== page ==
US judge failed to honor Polanski plea deal, says former prosecutor

A Los Angeles judge privately told attorneys he would back out of a plea deal and jail Roman Polanski for having sex with a teenage girl in 1977, a former prosecutor has testified, setting the stage for the acclaimed director to flee as a fugitive to flee the United States.

The previously sealed transcript — obtained late Sunday by The Associated Press — of retired assistant district attorney Roger Gunson’s testimony supports Polanski’s claim that he fled on the eve of sentencing in 1978 because he didn’t think he was getting a fair deal.

Mr Gunson said during testimony behind closed doors in 2010 that the judge broke a promise to release Polanski after state prison officials ruled he should not serve a prison sentence.


Roman Polanski fled the US in 1978 (Joel Ryan/PA)

“The judge had promised him something on two occasions … something he has not kept,” Mr Gunson said.

“So it wasn’t surprising to me that he couldn’t or wouldn’t trust the judge when he was told he was going to be sent to state prison.”

Defense attorney Harland Braun said Friday – pending the release of the transcript – that the development would renew his efforts to try Polanski in his absence, which would end his status as a fugitive from justice.

Mr. Braun has previously unsuccessfully attempted to do so, with prosecutors claiming and judges agreeing that Polanski must appear in Los Angeles Superior Court to resolve the matter.

The release of the transcript, ordered Wednesday by a California appeals court after Los Angeles District Attorney George Gascon dropped longstanding objections by his predecessors to its release, may bolster Polanski’s claims that he is being prosecuted by a corrupt judge .

The legal saga has played out on both sides of the Atlantic as a recurring scene over four decades of a life marred by tragedy as well as triumph.

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Roman Polanski and his wife Sharon Tate were among the seven people murdered by supporters of Charles Manson (PA) in 1969.

As a child, Polanski fled the Kraków ghetto during the Holocaust. His wife, Sharon Tate, was among seven people murdered by supporters of Charles Manson in 1969.

Polanski, 88, who was nominated for an Academy Award for Chinatown in 1974 and Tess in 1979, won the 2003 statuette for best director for The Pianist. But he couldn’t accept it because he was threatened with arrest in the United States.

France, Switzerland and Poland all turned down offers to extradite him to the United States and he continues to be celebrated in Europe, receiving praise and collaborating with great actors.

But the Academy of Motion Picture Arts and Sciences expelled him from its membership in 2018 after the MeToo movement sparked a backlash over sexual misconduct.

Polanski’s 13-year-old victim testified before a grand jury that during a March 1977 photo shoot at Jack Nicholson’s home when the actor was not home, Polanski gave her champagne and some of a tranquilizer and then forced her to have sex. The girl said she didn’t fight him
because she was afraid of him, but her mother later called the police.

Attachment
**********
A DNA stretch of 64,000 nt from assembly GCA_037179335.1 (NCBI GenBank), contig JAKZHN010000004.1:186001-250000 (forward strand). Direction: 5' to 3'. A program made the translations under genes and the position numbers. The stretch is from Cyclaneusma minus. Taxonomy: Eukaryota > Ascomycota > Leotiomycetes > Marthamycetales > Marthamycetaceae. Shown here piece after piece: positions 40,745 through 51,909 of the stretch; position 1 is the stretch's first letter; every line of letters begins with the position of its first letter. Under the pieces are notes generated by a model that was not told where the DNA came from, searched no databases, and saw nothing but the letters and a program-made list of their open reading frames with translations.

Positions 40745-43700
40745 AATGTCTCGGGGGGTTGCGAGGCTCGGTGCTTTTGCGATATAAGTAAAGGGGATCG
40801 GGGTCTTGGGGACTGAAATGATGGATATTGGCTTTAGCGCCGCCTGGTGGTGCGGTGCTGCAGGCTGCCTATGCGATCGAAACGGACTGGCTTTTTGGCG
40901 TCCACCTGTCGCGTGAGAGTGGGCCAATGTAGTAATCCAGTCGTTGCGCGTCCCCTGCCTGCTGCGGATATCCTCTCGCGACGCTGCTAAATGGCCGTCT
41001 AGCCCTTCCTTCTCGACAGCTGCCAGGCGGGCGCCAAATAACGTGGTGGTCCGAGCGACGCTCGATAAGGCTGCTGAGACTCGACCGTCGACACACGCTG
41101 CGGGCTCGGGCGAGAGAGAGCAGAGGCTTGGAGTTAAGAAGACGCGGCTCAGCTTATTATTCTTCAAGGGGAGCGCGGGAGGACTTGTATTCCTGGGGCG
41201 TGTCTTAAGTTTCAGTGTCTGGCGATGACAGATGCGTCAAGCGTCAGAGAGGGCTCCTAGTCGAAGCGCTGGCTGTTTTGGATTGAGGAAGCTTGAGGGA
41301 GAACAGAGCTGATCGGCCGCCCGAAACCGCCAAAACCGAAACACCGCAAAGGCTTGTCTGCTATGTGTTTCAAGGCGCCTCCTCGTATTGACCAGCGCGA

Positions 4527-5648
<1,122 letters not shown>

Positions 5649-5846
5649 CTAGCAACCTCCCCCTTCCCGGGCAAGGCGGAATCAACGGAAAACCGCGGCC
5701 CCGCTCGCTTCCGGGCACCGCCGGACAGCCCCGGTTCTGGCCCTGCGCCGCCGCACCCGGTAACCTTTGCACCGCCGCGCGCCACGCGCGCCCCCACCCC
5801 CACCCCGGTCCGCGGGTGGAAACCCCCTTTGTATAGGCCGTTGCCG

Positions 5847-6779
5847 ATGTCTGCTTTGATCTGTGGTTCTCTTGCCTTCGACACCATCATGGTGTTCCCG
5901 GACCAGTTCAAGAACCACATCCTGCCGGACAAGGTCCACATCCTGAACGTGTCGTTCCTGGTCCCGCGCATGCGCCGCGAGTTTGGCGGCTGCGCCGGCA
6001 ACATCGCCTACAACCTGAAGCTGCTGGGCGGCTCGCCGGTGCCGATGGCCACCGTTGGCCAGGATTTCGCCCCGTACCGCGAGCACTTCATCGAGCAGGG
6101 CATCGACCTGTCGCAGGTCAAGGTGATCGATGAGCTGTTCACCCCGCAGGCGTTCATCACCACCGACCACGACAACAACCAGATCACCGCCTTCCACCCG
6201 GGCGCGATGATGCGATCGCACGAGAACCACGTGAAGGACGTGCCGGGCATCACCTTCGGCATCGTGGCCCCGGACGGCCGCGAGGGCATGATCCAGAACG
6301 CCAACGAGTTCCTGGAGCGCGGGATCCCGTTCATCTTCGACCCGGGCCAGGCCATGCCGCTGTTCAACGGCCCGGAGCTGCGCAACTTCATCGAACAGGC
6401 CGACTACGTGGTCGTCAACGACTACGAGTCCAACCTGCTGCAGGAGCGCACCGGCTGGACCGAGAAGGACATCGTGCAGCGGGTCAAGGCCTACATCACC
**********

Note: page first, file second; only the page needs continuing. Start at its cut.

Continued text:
When the girl refused to testify in court, Polanski pleaded guilty to unlawful sex with a minor in exchange for prosecutors dropping the drug, rape, and bestiality charges.

Roman says, “How can I trust the judge who lied twice?” So he flies to EuropeDefense attorney Harland Braun

Polanski has argued that there was judicial misconduct in his case. In 2010, a Los Angeles court received a sealed statement from Mr. Gunson about his memories of promises the judge made to the director in 1977.

Polanski’s attorneys, who were in the room during Mr Gunson’s testimony but were unable to use it in court, have long sought to unseal that transcript to help their case.

The late Judge Laurence Rittenband was influenced by the public in the case and changed his mind several times about the sentence Polanski should face, Mr Braun said.

After a report from parole officers that Polanski should not be serving time behind bars, Judge Rittenband sent the warden to the state prison for a 90-day diagnostic exam to determine what sentence he should face.

The judge said as long as Polanski received a positive report from prison he would not serve any additional time, Mr Gunson said.

After a six-week investigation in prison, Polanski was released with a recommendation that he serve only on parole, Mr. Braun said.

But Judge Rittenband considered the parole and jail reports perfunctory and an “euphemism,” said Mr Gunson, who agreed they downplayed or misrepresented Polanski’s crimes.

The judge told Mr Gunson and Polanski’s attorney privately that he needed to take tougher action because of the criticism in the news media.

He said he would send Polanski to prison longer but then release him within 120 days, which was possible under the penal code of the time.

“Roman says, ‘How can I trust the judge who lied twice?’ So he takes off for Europe,” said Braun.

Mr Gunson conceded during his testimony that the judge could, at his discretion, sentence Polanski to up to 50 years in prison because there was no agreed sentence. But Mr Gunson objected to the “sham trial” the judge staged and felt he had broken promises to Polanski. US judge failed to honor Polanski plea deal, says former prosecutor

Fry Electronics Team

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